Apr 8, 2008
1,718
1,364
133
Niigata
#5
True story: my ex boss had a book entitled “Time Management” gathering dust on his desk. “Is it a good book?” I asked. “Dunno, never have time to read it….”

Personal: 1 kid (1 more coming soon), full time job and evening job 2/3 nights a week, working wife (including Saturday’s – ouch!)

Routine is the key I think.

Basically I can train when my wife and child are sleeping. This means asaren morning training during the season, and nights on the trainer / cross training in the winter.

I find if I train at the same time each day it doesn’t take much motivation as it just becomes something you do like getting up, eating breakfast, going to work…. Also just do be doing something I love doing is motivation enough.

Other motivation for asaren? Friends to ride with, get your training out of the way early, beat the heat in summer, watch the sun come up...

Motivation for night training? Good music, a hot bath and beer as a reward!

Agree with Tom and James about the junk miles. For me solo rides are mostly in the hills and group rides are riding through and off on the flats. Intervals and TT efforts are also a great way to “do more with less”.

Also, there’s nothing better than having a race on the horizon to plan your training for. This year I aimed for one race a month and picked ones that I could “sell” to the family such as Kusatsu, Norikura and the Japan Cup.

Happy riding!

Andy

www.jyonnobitime.com/time
 
Dec 31, 2009
906
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Matsumoto
#6
Training

More and more study's show that using your time wisely is more affective. Periodisation is key in any sport. Weight's in the off season (starting with low reps low weight moving to greater weight keeping low reps increasing explosiveness, slow base build in the pre season, then intervals and goal race distance matching one or two times a week. Stretching is a key component and healthy intake of food, obviosly. I consider myself a professional mechanic, and have worked many professional races and am certified by USA cycling as a mechanic, but a pro rider I am not, just a Cat 4 in the US(beginner). I have gathered my info from many books, athleates and the computer. Really though everyone is different and will respond differently to training.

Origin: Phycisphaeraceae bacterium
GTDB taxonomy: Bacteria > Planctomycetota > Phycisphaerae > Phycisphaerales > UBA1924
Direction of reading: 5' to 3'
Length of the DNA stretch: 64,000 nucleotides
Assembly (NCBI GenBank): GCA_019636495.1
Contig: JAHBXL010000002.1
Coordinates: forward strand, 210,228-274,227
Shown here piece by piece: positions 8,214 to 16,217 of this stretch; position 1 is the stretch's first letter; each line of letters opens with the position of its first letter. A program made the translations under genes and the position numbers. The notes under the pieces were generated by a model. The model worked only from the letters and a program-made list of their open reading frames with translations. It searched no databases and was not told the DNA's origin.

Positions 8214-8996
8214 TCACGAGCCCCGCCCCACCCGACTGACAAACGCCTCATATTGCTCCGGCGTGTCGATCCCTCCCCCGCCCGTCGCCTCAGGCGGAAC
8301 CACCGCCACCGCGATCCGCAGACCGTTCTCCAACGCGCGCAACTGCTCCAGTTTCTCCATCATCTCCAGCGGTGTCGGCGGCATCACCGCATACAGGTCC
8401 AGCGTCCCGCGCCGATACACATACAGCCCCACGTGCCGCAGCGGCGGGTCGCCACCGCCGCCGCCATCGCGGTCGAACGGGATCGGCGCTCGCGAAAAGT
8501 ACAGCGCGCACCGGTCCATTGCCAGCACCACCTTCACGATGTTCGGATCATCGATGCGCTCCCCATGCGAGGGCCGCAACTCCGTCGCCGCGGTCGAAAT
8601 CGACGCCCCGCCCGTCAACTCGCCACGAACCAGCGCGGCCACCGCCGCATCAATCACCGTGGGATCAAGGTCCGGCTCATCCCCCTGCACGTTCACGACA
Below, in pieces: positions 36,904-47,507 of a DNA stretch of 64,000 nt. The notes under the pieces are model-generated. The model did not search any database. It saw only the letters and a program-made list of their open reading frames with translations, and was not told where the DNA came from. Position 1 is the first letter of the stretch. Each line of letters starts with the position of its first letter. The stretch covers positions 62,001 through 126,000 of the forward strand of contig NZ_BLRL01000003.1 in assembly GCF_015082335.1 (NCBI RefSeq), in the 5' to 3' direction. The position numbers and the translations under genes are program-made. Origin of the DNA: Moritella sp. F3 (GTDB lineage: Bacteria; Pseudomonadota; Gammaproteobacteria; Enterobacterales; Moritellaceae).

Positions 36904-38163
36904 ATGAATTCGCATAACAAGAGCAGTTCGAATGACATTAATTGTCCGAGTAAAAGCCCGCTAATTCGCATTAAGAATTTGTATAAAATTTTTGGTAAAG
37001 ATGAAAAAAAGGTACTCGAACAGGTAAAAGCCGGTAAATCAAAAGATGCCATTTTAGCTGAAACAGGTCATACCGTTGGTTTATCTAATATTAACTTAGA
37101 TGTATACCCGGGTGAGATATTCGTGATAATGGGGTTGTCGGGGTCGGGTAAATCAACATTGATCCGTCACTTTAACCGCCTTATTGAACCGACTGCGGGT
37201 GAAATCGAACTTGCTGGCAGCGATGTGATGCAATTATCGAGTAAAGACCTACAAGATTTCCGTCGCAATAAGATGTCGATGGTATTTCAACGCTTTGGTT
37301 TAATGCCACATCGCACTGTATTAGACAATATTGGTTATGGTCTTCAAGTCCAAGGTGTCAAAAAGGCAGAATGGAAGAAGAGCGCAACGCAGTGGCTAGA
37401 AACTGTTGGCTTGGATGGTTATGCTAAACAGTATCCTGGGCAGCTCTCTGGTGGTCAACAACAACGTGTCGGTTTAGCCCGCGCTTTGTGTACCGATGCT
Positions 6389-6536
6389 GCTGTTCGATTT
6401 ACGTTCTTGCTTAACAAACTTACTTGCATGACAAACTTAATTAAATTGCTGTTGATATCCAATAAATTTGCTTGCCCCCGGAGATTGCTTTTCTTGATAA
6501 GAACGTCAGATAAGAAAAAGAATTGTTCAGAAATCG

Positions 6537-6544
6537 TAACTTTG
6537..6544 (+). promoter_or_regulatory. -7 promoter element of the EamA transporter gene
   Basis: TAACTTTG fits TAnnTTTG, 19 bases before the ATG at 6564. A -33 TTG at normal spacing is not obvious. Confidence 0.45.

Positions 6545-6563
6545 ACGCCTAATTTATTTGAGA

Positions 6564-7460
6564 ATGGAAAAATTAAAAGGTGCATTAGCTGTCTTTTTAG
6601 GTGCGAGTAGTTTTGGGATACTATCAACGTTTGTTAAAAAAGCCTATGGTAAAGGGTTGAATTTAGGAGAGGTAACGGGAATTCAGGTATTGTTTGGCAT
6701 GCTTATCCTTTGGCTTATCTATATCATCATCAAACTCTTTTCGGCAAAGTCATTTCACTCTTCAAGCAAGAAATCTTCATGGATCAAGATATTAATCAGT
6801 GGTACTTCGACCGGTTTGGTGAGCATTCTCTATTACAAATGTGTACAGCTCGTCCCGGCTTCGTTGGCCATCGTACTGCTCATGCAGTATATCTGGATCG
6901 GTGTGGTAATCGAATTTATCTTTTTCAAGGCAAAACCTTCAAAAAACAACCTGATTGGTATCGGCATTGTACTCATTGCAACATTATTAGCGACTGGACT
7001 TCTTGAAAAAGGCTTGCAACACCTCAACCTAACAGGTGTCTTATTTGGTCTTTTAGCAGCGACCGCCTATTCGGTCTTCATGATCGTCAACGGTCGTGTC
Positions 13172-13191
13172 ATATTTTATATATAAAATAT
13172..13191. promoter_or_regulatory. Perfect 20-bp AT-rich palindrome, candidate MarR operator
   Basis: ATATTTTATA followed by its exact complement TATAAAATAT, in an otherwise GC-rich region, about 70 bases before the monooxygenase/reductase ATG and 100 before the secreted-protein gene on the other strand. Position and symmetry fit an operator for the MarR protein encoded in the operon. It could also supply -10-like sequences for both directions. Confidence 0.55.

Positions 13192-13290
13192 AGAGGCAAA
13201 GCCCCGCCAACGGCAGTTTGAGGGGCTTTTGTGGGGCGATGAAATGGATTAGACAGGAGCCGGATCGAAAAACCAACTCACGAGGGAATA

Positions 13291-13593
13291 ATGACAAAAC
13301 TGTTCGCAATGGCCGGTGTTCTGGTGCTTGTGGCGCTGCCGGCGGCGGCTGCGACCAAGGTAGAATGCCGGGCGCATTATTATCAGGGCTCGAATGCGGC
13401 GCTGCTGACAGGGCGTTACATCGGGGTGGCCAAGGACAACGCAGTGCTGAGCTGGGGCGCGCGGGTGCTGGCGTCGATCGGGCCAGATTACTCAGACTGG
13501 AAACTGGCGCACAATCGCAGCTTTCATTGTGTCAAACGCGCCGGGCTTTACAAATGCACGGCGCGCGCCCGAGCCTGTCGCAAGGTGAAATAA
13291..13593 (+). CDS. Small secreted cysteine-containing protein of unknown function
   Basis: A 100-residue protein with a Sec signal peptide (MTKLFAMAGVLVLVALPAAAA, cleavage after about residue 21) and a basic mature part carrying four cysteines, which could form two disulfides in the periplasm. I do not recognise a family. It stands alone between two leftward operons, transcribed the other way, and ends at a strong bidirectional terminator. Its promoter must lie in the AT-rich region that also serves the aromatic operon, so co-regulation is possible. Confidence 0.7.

Tapering before a big race (lowering your training voulume) and peaking no more than twice a season is affective for some.
Some are just built to win races and there is no training that can change your genes!
Just my opinion, Like I say, I'm no pro!
great subject and great to read about what others are doing.
I love reading about FarEast and his escapades and its nice to see a family man make it, keep up the good work sir..... hope you made safe from Cameroon havent cought up on the blogspot yet
 

FarEast

Maximum Pace
May 25, 2009
5,528
538
193
Yokohama
#7
Im coming from an odd place where I was brought up with the European model of Master and student..... no reason given for doing anything you just did it.

After I had knee surgery and was given the all clear I went and had a session with a Lemond Master Coach and we went through many scientific training methods that worked very well with me.

Did pedal scan and had near perfect pedaling technique, why? Cos I was told to only use rollers by my Master back in the day.

I was told to focus on core training and not long millage spin, spin, spin. Now the big names in cycling science are proving that high cadance is more economic and gives riders that can spin high rpm's an advantage. Short rides with high intensity is now the proven way to improve wattage output.

This off season I plan to go back to the track, get as many miles as I can in on a single speed fixed gear track bike and ride round and round and round. Why? well ou just need to look at the big names in the Pro Peloton to answer that!

As for time.... I would love to be able to train for 4 hours a day which is what the pro pretty much do (Well the ones I spoke to) 2 hours in the morning a nap and then 2 hours in the afternoon.

But family comes first and I'm very, very luck to have a partner that full supports me in the sport I love and actively gets involved on the support side.

Sad thing is I just got a call and asked if I would be part of the squad to race in the UCI Tour of Madagascar but can't afford either the flights or the time off work :(